Indexed on: 28 Mar '08Published on: 28 Mar '08Published in: Haematologica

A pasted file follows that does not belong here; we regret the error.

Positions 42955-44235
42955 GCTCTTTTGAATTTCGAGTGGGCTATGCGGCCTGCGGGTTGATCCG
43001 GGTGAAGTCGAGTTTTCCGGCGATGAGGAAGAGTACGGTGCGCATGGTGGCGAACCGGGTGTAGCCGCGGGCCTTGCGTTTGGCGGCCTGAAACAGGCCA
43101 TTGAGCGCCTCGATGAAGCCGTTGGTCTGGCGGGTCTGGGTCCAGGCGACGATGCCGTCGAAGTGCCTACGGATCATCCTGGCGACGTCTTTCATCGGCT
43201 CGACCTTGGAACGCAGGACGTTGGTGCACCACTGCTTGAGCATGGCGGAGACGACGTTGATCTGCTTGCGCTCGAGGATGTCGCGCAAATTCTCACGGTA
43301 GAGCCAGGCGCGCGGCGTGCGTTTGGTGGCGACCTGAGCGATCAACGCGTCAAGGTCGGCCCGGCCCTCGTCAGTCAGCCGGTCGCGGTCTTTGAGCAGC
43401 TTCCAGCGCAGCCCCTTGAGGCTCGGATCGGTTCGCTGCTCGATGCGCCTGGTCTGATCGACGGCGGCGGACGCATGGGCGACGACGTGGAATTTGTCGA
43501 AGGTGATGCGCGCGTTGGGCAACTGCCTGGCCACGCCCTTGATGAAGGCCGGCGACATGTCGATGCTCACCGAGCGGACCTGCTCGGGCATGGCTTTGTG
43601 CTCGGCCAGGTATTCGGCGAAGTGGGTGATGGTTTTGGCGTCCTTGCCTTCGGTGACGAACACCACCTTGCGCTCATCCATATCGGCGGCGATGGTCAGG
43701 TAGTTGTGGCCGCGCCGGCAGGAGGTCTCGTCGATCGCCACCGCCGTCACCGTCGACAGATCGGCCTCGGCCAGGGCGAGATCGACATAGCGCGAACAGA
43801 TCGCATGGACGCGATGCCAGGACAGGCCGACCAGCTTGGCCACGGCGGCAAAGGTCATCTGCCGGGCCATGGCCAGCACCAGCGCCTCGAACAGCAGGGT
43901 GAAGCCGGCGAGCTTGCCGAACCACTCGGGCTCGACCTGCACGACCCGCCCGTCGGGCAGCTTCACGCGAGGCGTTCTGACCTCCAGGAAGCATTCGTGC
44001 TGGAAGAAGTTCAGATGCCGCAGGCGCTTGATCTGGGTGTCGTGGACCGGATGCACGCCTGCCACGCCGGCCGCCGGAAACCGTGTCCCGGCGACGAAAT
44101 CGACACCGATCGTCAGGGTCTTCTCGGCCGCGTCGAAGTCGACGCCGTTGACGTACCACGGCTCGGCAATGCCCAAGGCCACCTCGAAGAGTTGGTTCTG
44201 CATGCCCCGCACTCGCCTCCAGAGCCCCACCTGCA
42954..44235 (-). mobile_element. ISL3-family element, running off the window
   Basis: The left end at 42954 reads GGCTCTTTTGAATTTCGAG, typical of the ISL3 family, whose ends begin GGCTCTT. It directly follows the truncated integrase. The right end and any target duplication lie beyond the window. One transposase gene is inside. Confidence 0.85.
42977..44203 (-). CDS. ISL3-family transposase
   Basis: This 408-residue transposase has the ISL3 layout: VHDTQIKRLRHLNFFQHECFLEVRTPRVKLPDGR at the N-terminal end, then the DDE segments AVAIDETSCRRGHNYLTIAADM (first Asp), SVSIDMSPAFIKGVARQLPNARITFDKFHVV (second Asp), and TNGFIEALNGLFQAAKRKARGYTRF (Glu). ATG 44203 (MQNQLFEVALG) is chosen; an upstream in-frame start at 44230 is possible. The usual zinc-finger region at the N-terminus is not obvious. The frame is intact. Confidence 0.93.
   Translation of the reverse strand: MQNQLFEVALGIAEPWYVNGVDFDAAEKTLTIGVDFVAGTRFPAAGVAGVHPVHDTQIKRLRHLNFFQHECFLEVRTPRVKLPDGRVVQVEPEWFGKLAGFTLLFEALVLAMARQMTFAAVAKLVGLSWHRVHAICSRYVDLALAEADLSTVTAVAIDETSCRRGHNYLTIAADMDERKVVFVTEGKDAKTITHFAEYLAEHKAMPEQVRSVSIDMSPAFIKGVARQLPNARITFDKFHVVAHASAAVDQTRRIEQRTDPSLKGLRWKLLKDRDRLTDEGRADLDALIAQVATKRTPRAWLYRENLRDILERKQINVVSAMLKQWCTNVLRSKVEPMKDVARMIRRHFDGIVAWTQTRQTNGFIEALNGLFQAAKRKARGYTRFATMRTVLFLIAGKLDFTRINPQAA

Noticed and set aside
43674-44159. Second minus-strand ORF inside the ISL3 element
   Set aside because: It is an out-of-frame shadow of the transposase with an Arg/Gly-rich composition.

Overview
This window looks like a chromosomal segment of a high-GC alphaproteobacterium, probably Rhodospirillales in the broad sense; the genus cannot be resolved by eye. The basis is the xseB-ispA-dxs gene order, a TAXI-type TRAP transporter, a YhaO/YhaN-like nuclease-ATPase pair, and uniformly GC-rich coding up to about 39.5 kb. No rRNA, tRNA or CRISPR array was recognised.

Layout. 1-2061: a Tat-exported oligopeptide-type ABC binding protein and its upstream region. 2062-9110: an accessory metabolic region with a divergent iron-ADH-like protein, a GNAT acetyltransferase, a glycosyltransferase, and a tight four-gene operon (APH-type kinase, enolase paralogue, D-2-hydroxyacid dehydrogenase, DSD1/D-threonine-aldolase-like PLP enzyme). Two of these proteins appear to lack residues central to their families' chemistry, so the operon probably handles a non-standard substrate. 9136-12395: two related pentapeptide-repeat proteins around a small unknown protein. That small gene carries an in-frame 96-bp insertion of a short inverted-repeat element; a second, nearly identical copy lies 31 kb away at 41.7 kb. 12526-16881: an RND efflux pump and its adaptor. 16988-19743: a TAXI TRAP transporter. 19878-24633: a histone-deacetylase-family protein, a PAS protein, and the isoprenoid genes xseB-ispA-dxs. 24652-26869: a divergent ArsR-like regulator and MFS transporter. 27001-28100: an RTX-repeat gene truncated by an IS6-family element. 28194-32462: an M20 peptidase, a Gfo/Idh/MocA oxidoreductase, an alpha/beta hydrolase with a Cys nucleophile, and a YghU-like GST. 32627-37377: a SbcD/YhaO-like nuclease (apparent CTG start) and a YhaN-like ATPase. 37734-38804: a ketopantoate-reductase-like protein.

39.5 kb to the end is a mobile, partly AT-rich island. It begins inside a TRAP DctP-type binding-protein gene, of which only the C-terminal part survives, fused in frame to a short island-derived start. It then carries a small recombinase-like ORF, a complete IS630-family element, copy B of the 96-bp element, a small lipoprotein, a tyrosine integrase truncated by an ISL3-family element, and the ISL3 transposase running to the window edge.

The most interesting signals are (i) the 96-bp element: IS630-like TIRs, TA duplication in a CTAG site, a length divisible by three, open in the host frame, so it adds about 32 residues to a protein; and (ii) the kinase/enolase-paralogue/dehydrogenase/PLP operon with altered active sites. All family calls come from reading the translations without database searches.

Resistance to imatinib is an important clinical issue in the treatment of Philadelphia chromosome-positive leukemias which is being tackled by the development of new, more potent drugs, such as the dual Src/Abl tyrosine kinase inhibitors dasatinib and bosutinib and the imatinib analog nilotinib. In the current study we describe the design, synthesis and biological properties of an imatinib analog with a chlorine-substituted benzamide, namely compound 584 (cmp-584).To increase the potency, we rationally designed cmp-584, a compound with enhanced shape complementarity with the kinase domain of Abl. cmp-584 was synthesized and characterized in vitro against a panel of 67 serine/threonine and tyrosine kinases using radioactive and enzyme-linked immunosorbent kinase assays. We studied inhibitory cellular activity using Bcr/Abl-positive human cell lines, murine transfectants in proliferation experiments, and a murine xenotrans-planted model. Kinase assays on isolated Bcr/Abl protein were also performed. Finally, we used a wash-out approach on whole cells to study the binding kinetics of the inhibitor.cmp-584 showed potent anti-Abl activity both on recombinant protein (IC(50): 8 nM) and in cell-based assays (IC(50): 0.1-10 nM). The drug maintained inhibitory activity against platelet-derived growth factor receptors and c-KIT and was also active against Lyn (IC(50): 301 nM). No other kinase of the panel was inhibited at nanomolar doses. cmp-584 was 20- to 300-fold more active than imatinib in cells. This superior activity was evident in intact cells, in which full-length Bcr-Abl is present. In vivo experiments confirmed the activity of cmp-584. Wash-out experiments showed that short exposure to the drug impaired cell proliferation and Bcr-Abl phosphorylation for a substantially longer period of time than imatinib.The present results suggest a slower off-rate (dissociation rate) of cmp-584 compared to imatinib as an explanation for the increased cellular activity of the former.